“Wheat can be more difficult to manage than corn and soybeans, and that’s why few people around here grow wheat,” Gerber said. “I help other farmers grow wheat, and once they try it, it’s worth the effort because the wheat/soybean combination is profitable. Wheat has always been a stepchild in this state, but it responds to good management.”

Acre for acre, Gerber figures that by double-cropping wheat and soybeans, his income doubles over what he would make compared to single-cropping corn.

Gerber and his wife Mary do grow corn—700 acres of it, as well as 1,100 acres of soybeans. They doublecrop wheat with soybeans on another 600 acres, meaning they raise both crops on the same 600 acres in the same year.

Gerber usually plants wheat from Oct. 10 to Nov. 10, after soybeans have been harvested. He harvests wheat in June, which leaves time to plant soybeans again on the same ground.

Growing wheat in wet conditions and on clay soils takes smart management. Gerber and other wheat growers—including farmers in wet places like North Dakota and Minnesota—have been fighting a fungal disease, fusarium head blight, also called scab.

“Almost everyone who grows small grains has to deal with this when you have heavy rainfall,” Gerber said. “In the past year, it’s been a major issue in central Missouri.”

Here’s how Gerber manages scab:

  1. He selects a variety that carries some resistance to head scab and provides good yield. “Variety selection is important,” Gerber said. “Almost all modern wheat varieties have some resistance to almost all disease.” Also, he uses seed that’s been treated to fend off common diseases and pests.
  2. He applies good nutrition. Gerber applies the first dose in the fall. He applies more fertilizer before the wheat greens up on frozen ground, usually in January or February. He applies a third time— mostly nitrogen—when the wheat’s knee-high in mid-April.
  3. He also sprays the crop with a fungicide that fights head blight. Gerber says two types work: BASF’s Caramba or Bayer’s Prosaro. “You have to apply it at the right time, when the plant’s half-flowering,” Gerber said. “This takes intense field scouting, as flowering only lasts about five days.”
  4. He harvests quickly and on a timely basis to avoid rain, which diminishes yield.

Gerber purchases farm supplies at MFA Agri Services in Versailles. He also hires MFA agronomists to test his soil. He does his own field scouting for disease and pest issues and timing of applications.

When it’s time to take the grain to the elevator, MFA and other elevators test wheat for scab, and you can be docked for grain above a certain level. Often, the grain can be blended with other wheat to reach a level that’s safe for consumption, but deliveries with high levels can be turned away.

Flourmills conduct further testing. “Mills use optical sorters that kick out infected grain and reduce it by about 50 percent,” Gerber reported. European markets increasingly examine each kernel with infrared light, and Gerber predicts the U.S. will adopt this technique.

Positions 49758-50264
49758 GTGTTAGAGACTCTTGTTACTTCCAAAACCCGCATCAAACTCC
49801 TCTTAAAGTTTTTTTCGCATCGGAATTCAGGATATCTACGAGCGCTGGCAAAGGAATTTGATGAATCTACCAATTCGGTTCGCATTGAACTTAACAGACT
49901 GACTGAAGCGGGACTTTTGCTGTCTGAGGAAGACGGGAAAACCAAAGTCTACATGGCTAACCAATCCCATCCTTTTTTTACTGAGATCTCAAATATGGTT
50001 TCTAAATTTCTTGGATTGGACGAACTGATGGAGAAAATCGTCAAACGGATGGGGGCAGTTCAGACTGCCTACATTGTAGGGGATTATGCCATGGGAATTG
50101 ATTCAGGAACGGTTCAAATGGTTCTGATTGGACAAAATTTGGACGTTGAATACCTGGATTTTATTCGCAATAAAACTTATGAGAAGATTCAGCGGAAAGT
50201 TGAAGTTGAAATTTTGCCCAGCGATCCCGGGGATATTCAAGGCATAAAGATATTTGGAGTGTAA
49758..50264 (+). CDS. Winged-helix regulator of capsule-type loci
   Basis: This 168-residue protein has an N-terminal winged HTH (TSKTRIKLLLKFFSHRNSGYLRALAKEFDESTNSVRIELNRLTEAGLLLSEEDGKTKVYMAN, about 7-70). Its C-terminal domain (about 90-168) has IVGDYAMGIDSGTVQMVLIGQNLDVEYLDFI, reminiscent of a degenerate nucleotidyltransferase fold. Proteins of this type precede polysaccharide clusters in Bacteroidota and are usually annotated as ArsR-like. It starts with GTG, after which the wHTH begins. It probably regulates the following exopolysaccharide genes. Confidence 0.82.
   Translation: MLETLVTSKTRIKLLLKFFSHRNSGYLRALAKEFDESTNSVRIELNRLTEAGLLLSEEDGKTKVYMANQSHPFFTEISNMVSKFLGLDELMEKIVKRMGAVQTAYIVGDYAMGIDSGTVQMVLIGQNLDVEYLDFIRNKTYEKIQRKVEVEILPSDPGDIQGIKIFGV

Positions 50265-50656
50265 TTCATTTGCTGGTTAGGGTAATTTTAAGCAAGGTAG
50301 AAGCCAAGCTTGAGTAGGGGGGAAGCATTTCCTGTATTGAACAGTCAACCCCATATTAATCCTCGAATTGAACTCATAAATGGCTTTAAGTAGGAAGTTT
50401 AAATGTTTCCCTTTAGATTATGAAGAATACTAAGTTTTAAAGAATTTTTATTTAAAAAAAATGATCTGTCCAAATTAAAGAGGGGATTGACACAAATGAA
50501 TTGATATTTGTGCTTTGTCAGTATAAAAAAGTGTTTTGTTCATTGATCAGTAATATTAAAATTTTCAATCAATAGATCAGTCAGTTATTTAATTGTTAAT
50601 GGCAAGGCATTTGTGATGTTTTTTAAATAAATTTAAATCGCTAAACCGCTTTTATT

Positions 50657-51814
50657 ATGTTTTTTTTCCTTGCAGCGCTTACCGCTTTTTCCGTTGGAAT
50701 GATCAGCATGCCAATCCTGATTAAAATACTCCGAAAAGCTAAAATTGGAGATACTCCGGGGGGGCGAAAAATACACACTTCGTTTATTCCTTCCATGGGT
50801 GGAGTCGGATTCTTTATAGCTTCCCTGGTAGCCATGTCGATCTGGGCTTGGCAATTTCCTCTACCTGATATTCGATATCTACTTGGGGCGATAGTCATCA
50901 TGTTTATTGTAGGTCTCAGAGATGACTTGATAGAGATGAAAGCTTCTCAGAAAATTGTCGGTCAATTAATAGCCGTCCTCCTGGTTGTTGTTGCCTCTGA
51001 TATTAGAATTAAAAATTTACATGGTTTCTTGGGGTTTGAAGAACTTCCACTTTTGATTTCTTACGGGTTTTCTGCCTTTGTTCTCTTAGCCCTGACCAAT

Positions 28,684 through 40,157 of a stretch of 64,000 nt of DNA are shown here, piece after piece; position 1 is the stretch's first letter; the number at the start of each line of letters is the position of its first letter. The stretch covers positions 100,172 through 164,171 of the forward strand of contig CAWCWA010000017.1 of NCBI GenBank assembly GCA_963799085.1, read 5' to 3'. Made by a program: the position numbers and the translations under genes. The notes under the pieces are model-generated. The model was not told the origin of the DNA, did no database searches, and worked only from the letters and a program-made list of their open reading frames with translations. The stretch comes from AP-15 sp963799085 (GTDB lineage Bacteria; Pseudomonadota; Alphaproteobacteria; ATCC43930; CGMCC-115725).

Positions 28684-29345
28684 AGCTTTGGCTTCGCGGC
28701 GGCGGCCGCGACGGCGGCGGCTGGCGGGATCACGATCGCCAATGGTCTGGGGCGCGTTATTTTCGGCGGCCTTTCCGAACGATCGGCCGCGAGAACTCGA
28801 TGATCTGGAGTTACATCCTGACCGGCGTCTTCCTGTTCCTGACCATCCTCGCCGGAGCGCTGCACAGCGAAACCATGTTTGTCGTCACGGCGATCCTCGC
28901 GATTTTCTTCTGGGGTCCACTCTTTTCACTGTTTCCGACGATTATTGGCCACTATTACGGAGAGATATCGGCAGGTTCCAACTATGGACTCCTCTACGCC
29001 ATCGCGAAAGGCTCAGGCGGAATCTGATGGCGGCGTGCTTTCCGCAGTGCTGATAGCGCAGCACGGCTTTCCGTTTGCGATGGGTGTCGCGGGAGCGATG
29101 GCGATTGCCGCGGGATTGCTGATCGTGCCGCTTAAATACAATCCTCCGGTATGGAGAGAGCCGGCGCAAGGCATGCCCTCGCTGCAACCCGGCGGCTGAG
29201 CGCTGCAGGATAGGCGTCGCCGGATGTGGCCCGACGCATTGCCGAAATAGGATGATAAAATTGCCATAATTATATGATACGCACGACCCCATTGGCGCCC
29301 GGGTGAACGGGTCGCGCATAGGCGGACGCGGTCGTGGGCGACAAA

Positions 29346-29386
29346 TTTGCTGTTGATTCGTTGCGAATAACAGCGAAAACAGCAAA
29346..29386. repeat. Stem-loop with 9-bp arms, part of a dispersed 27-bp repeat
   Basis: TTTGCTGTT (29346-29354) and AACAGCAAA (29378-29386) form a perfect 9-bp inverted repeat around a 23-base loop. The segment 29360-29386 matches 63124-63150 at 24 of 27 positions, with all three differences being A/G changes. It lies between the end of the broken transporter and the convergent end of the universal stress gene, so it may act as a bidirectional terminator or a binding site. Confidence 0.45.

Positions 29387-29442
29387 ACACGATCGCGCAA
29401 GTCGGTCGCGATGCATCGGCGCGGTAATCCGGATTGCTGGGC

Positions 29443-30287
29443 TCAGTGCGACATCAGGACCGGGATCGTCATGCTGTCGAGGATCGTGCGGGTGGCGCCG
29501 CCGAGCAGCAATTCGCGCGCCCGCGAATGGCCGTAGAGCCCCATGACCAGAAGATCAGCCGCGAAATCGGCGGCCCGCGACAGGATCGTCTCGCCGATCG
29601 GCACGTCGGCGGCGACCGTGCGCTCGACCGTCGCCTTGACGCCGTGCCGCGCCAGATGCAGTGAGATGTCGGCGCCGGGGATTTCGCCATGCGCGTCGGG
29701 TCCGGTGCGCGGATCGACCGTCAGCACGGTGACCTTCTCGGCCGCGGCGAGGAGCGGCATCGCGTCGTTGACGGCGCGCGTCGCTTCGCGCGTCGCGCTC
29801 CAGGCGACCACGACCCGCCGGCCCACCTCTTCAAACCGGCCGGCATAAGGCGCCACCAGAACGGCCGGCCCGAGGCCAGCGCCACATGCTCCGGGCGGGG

Other diseases that concern wheat growers include soil-borne viruses, and Gerber suggests that you use seed that resists them. Insects can transmit viruses, but most insects in wheat can be addressed with pesticides, Gerber said, as long as you choose a pesticide that works for the situation.

While some wheat growers let cattle feed on winter wheat during cold months, few Missourians use this practice. “It does a lot of damage if you’re looking for high yield,” Gerber said.

Besides profitability, Gerber also sees another benefit to growing wheat. “More people are planting cover crops to keep soil from eroding, and wheat is a good cover crop,” he said, adding that his clay soil drains poorly. “Soil’s fragile here, and conservation’s important to me.”

Gerber believes that ongoing research will improve wheat yield. “Wheat breeding has fallen behind soybean research, so there’s a lot of room to improve,” he said. “I’m convinced we can go beyond the yield we typically see in the U.S.”

In MFA’s trade territory, hard red winter wheat is mostly grown in Kansas, while soft red winter wheat is the main choice in Missouri. No matter which type you grow, Jason Worthington, agronomist at MFA Incorporated, offers tips on how to keep your wheat healthy.

What can I do now in the spring to improve yield?
Scout wheat for weeds, insects and diseases, and to determine how well it made it through the winter. Count tillers (lateral branches) to determine if you should apply early nitrogen to induce tillering, as more productive tillers lead to better yield. Nitrogen application can help until the boot stage in late April, when the fully developed head can be easily seen in the swollen section of the leaf sheath. Ideally, apply one-third of your spring N as a topdress before green-up if added tillering needs to be induced. Apply the remaining two-thirds after jointing begins. If no further tillering is needed, apply all spring N after jointing. Topdress the majority of your N and sulfur, and consider two field applications of N. Always fertilize based on soil tests and prior yield data or yield goals.

How important is scouting to successful wheat?
I find that growers do not commonly devote as much attention to their wheat as they do other crops. Wheat may respond better to an intensive management system that a crop consultant can help implement. Thorough and frequent field inspections are critical, because the timing of fertilizer, pesticide and fungicide applications pays dividends. Checking pest and disease levels, hitting the right growth stage, and applying the right product can be more accurate when a professional walks the field regularly.